oooh i could smack your bottom for you your not a basket case you are a person who has dealt with allsorts during your job and been able to compartmentalize everything you have dealt with job wise and as a medical person for over thirty five years and dealt with some horrible stuff when i came to my lin i held it together for 10 mins untill help arrived then fell apart because of your brain injury you need to recover you are so early in your recovery you are still trying to get your head around what has happened the crying is part of the healing process ive done buckets and i have never done or been a sentimental person but now i am so stop knocking yourself please

i would take your restart at work very slowly because your not sleeping well i would talk to your hr dept and get support from them including your occupatonal health staff who should be monitering you so you dont overdo it

i read this site every day but i dont post every day each person reacts differently and everyone needs are different as well just remember we are here for you as and when you need us if you want to fly off the handle so be it just remember you are not alone and the fact that many have gone before you and survived to help others like yourself who is just taking baby steps in recovery so chin up and give us a smile lol

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Hi Shellie

Welcome glad you found us.

No your most definatly not a basket case, something trawmatic has happened to you honey.

And I always think that docs & nurses do make the worst patients but your like us human and I do think that your maybe going back to work a wee bit too soon, your kind of saying that anyhow yourself, but like Paul says (one wise man there) take it very slow & if its too much tell them.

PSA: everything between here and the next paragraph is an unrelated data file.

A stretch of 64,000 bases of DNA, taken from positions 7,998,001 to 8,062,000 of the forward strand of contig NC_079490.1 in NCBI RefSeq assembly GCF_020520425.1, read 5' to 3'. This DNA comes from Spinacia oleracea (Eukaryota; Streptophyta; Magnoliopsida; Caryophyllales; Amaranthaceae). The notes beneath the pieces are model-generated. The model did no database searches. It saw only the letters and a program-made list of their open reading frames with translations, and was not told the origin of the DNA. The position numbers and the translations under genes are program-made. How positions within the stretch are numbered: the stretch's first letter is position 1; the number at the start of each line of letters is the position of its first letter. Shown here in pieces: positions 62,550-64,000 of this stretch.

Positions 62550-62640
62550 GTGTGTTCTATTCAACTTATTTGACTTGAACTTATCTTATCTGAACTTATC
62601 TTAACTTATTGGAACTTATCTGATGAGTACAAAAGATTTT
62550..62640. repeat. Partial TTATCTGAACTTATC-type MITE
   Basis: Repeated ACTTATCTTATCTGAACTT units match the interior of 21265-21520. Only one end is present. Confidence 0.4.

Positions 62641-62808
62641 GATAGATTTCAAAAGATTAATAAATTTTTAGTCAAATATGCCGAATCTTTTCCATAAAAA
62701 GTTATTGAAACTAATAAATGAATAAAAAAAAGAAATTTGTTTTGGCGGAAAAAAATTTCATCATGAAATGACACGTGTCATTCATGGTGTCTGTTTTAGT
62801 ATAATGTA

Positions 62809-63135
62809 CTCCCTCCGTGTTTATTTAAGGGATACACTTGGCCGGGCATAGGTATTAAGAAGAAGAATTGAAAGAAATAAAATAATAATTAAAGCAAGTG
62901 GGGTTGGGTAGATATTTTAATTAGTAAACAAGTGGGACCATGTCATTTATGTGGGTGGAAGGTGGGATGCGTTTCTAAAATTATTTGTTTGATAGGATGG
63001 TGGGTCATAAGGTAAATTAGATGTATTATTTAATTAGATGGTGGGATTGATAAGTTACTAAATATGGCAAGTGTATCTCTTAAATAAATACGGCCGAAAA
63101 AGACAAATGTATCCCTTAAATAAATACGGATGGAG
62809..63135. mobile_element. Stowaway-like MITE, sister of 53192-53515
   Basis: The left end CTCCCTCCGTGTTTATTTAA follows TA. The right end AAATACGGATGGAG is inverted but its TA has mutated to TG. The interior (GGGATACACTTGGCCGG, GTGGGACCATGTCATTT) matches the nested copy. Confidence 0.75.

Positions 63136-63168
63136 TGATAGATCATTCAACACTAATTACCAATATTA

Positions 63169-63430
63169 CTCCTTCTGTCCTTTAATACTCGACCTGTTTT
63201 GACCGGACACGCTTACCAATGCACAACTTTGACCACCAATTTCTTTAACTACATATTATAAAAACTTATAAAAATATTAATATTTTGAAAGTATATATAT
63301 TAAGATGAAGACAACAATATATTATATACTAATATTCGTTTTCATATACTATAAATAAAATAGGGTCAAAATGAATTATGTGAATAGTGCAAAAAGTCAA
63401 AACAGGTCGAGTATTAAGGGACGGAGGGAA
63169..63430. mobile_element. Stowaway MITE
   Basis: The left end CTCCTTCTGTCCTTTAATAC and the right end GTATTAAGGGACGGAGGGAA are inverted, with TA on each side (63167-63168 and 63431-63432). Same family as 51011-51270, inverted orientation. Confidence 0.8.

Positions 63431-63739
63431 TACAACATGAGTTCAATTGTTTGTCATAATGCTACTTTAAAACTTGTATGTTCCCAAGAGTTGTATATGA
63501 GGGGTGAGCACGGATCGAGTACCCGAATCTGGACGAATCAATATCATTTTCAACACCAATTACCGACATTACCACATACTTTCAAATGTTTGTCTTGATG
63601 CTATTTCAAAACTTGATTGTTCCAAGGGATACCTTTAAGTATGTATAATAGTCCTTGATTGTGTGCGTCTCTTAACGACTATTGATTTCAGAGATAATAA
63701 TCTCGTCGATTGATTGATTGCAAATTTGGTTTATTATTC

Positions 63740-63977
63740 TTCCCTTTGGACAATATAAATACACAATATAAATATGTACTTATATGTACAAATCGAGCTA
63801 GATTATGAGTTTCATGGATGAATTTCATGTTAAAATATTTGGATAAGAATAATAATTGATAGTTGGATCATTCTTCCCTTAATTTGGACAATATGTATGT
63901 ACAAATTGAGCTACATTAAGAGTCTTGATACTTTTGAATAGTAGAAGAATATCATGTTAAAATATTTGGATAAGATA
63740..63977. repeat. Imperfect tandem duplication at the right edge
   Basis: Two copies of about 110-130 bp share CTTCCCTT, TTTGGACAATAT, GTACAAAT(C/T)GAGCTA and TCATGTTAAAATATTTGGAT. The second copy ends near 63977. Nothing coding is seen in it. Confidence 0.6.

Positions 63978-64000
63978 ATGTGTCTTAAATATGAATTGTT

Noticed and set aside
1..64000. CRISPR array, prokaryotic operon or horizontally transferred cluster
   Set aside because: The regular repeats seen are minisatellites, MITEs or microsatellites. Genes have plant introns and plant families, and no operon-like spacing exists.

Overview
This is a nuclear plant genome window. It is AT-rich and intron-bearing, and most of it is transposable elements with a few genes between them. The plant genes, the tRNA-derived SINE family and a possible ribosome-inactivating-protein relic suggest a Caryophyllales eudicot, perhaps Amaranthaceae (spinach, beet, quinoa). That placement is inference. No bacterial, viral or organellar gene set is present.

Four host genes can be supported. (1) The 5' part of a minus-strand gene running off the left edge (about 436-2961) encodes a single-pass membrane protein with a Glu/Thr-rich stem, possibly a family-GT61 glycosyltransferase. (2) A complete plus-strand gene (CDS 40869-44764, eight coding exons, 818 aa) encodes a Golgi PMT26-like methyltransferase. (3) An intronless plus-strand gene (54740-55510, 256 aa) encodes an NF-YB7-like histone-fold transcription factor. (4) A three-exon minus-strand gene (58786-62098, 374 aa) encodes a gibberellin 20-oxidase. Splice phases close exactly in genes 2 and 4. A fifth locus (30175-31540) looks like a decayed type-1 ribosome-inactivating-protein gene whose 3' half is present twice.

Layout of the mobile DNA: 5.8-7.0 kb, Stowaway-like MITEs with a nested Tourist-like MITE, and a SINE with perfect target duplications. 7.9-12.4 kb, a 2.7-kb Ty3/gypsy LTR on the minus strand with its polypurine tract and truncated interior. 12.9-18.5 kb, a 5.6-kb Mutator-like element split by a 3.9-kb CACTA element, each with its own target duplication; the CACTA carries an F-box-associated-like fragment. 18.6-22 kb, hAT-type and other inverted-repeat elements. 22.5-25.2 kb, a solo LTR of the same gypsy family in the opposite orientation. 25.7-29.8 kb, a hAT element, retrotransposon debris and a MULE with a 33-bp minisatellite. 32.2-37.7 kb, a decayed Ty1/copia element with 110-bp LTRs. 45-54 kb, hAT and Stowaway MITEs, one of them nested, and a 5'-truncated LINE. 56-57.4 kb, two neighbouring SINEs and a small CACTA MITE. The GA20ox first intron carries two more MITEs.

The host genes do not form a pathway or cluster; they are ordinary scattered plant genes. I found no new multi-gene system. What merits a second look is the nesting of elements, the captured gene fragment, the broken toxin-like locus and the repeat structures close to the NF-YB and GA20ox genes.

wishing you well

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Thank you all for your support. This bleed has been the most world flipping thing that's ever happened to me. I've always been very stoic and handle things on my own. It's almost as if not only is it difficult for me to ask for help, I don't even know when I need help. I hear "listen to your body"...its been so long since I've done that, I don't even recognize its language anymore!

Mary B...I haven't spoken with my doctors yet about the insomnia and depression, but I have an appointment with my GP next week and plan to do so then.

Thanks again everyone,

Shellie

Shellie,

You sound very much like me. I was very stoic before my NA-SAH. Now I cry all the time and have identified it as a REAL thing called Pseudobulbar affect (PBA). I don't know if this is what you're experiencing, but I often find myself crying for strange reasons or laughing REALLY hard when the joke wasn't that funny. I also developed a slight case of PTSD which made me stress out all the time. Sometimes I'd say to my husband, "Is this real?" because I couldn't necessarily trust my emotional response to be reasonable.

Also, I still have trouble sleeping, but have decided not to stress about it. I can do this because I'm NOT working. If I had to get up and go to work every day, I think I'd be a basket case.

Please consult your doctor and remember that just because you're crying doesn't mean you're "Depressed" even though that might just seem logical. How is your overall mood? Is it the same or different from your outbursts?

Most importantly, you did go through something really really life changing and sometimes it takes a while for it to sink in. Posting here really helps and don't think that strategies that always worked in the past will work the same way now. If you're lucky, they will but remain open for trying other things that just feel better for some unknown reason.

Hope you find some peace.

~Kris